Race In America

The perception of race has played a major part in the way Americans think about their history. Race continues to convince many people into the belief that American experience forms the exception in world history, the variation from structure that appears to hold for everybody else. Elsewhere, classes within society may have experienced difficulty over authority and freedom, over persecution and oppression, over competing discernment for morality and right; but in the United States, these were next in line after the underlying theme of race. Race has factored into social, economic, political and educational aspects in society in years past and even today.

Jamestown, founded in 1607 by the Virginia Company, was the first English settlement
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The first Africans arrived to Jamestown in 1619. Many of these Africans were kidnapped from his or her homelands in different parts of Africa, had his or her identity was stripped away and were given a new one, he or she were beaten, tortured, forced to “Christianize”, etc. At the time the first Africans arrived, he or she were indentured servants, not slaves. After many years of working, indentured servants became free and acquired land. The method of originating slavery based on a person’s race did not take place in the first years of settlement; race-based slavery began in the mid-1600’s. By the end of the 1660’s, slavery was reserved for Africans only. A series of laws were passed from the 1660’s to the 1680’s where African Americans became slaves for life. One law that passed in Virginia in 1662 said, “A child born to a slave mother is a slave. A child born to a free mother is free.” Another law that was passed in 1670 stated, “No Indian or free Negro can purchase a Christian, but they can purchase Indians and Negroes.” During the seventeenth and eighteenth centuries, Virginia instructed other colonies on how to legally endorse human enslavement based on race. Even northern colonies with little need for …show more content…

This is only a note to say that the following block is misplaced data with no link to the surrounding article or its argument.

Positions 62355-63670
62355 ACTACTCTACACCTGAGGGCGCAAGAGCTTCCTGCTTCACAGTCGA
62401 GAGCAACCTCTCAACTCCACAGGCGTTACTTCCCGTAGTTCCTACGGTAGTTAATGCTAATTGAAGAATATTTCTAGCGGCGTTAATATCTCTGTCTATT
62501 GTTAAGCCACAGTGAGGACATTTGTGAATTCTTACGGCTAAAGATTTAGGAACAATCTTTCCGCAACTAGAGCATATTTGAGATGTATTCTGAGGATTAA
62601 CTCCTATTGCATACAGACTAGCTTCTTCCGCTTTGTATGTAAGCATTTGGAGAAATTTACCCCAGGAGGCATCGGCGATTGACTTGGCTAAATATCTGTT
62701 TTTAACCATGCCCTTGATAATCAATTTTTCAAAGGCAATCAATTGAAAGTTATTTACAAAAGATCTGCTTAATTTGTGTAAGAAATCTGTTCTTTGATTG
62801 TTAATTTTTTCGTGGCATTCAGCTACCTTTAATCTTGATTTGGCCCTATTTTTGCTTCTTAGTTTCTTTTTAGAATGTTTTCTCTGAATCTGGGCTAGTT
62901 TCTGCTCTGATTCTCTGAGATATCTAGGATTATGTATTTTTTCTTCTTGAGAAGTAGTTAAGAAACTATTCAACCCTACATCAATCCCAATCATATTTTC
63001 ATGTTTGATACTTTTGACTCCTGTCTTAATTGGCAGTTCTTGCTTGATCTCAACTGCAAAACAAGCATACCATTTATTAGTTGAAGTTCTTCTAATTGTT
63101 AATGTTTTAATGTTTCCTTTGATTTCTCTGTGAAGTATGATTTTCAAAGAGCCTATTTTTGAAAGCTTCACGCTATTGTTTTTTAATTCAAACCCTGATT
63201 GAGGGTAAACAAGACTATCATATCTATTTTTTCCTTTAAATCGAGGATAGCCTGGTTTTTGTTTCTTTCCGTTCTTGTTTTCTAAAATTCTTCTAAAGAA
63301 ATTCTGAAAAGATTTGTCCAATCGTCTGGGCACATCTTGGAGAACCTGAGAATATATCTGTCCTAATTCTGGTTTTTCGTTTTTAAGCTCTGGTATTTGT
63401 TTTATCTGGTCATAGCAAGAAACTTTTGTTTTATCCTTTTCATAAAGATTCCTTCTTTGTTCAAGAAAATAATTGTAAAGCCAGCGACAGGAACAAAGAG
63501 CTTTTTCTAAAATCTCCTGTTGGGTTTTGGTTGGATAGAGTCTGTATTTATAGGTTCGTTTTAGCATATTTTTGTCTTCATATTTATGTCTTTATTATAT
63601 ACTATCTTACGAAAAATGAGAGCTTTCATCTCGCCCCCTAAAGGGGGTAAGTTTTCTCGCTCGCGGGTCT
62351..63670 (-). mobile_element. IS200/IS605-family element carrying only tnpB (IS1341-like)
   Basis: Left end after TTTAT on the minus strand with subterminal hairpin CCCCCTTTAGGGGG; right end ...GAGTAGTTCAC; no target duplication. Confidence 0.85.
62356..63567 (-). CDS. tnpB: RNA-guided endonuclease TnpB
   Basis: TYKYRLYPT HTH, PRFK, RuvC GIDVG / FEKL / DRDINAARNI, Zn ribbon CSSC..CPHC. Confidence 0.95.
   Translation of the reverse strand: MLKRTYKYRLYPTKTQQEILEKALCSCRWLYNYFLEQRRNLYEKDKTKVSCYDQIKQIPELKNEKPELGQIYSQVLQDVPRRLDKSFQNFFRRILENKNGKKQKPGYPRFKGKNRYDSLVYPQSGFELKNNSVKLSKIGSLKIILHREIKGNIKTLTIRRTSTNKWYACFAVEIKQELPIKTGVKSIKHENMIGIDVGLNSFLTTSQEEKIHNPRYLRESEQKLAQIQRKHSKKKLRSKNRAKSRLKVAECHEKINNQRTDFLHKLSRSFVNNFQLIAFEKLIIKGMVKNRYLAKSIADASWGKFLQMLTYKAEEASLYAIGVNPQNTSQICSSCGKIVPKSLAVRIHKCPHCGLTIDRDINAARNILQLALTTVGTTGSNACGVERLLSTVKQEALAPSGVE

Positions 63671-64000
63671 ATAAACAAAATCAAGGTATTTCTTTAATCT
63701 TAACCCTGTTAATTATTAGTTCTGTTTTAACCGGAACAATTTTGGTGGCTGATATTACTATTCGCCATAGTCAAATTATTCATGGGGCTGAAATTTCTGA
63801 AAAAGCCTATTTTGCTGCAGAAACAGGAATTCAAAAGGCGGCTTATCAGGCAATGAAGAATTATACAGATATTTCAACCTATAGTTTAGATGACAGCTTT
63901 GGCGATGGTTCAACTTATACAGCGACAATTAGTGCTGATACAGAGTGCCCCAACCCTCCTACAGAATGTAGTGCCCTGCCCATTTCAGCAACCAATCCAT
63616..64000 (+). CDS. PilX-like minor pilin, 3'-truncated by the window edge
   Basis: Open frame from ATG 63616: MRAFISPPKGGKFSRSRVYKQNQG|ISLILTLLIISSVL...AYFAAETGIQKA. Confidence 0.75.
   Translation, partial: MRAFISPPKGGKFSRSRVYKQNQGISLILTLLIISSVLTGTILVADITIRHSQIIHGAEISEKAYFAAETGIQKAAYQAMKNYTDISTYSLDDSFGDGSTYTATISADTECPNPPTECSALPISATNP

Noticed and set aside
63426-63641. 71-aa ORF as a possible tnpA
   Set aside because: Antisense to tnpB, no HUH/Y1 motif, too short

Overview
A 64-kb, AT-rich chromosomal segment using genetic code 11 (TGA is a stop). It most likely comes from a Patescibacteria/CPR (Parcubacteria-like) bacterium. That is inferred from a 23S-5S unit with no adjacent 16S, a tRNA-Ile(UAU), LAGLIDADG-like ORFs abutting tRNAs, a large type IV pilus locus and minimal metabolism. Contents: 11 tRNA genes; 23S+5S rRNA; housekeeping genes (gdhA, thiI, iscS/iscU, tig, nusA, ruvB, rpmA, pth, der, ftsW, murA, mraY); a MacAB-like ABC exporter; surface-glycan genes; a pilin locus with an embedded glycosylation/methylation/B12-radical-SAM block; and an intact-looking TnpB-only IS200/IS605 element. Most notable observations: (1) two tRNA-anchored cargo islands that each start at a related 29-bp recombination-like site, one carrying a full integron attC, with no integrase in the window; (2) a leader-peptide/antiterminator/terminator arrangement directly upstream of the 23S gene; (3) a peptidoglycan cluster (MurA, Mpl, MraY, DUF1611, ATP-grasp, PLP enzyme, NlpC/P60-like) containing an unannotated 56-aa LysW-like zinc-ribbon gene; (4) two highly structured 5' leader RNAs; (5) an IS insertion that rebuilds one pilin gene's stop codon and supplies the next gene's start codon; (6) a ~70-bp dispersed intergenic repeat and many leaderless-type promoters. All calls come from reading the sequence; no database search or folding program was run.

The United States had just been off at war with the Nazis, and because of the major racist ideologies, racism had been discredited. The racist legal institutions of race-based slavery were an embarrassment. During the 1930’s and 1940’s, there had been a large number of African Americans that migrated to the North, where they became a more important voting block, and therefore the conflict of civil rights could be translated into national politics more easily. The mechanization of agriculture and other economic changes caused a decline in sharecropping in the South in the 1930’s, and by the middle 1950’s it was no longer a crucial element in the Southern economy. This meant that one of the main reasons for the system of racial domination in the South no longer mattered. Even though the struggles against the segregationist laws continued in the South, the civil rights movement increased national

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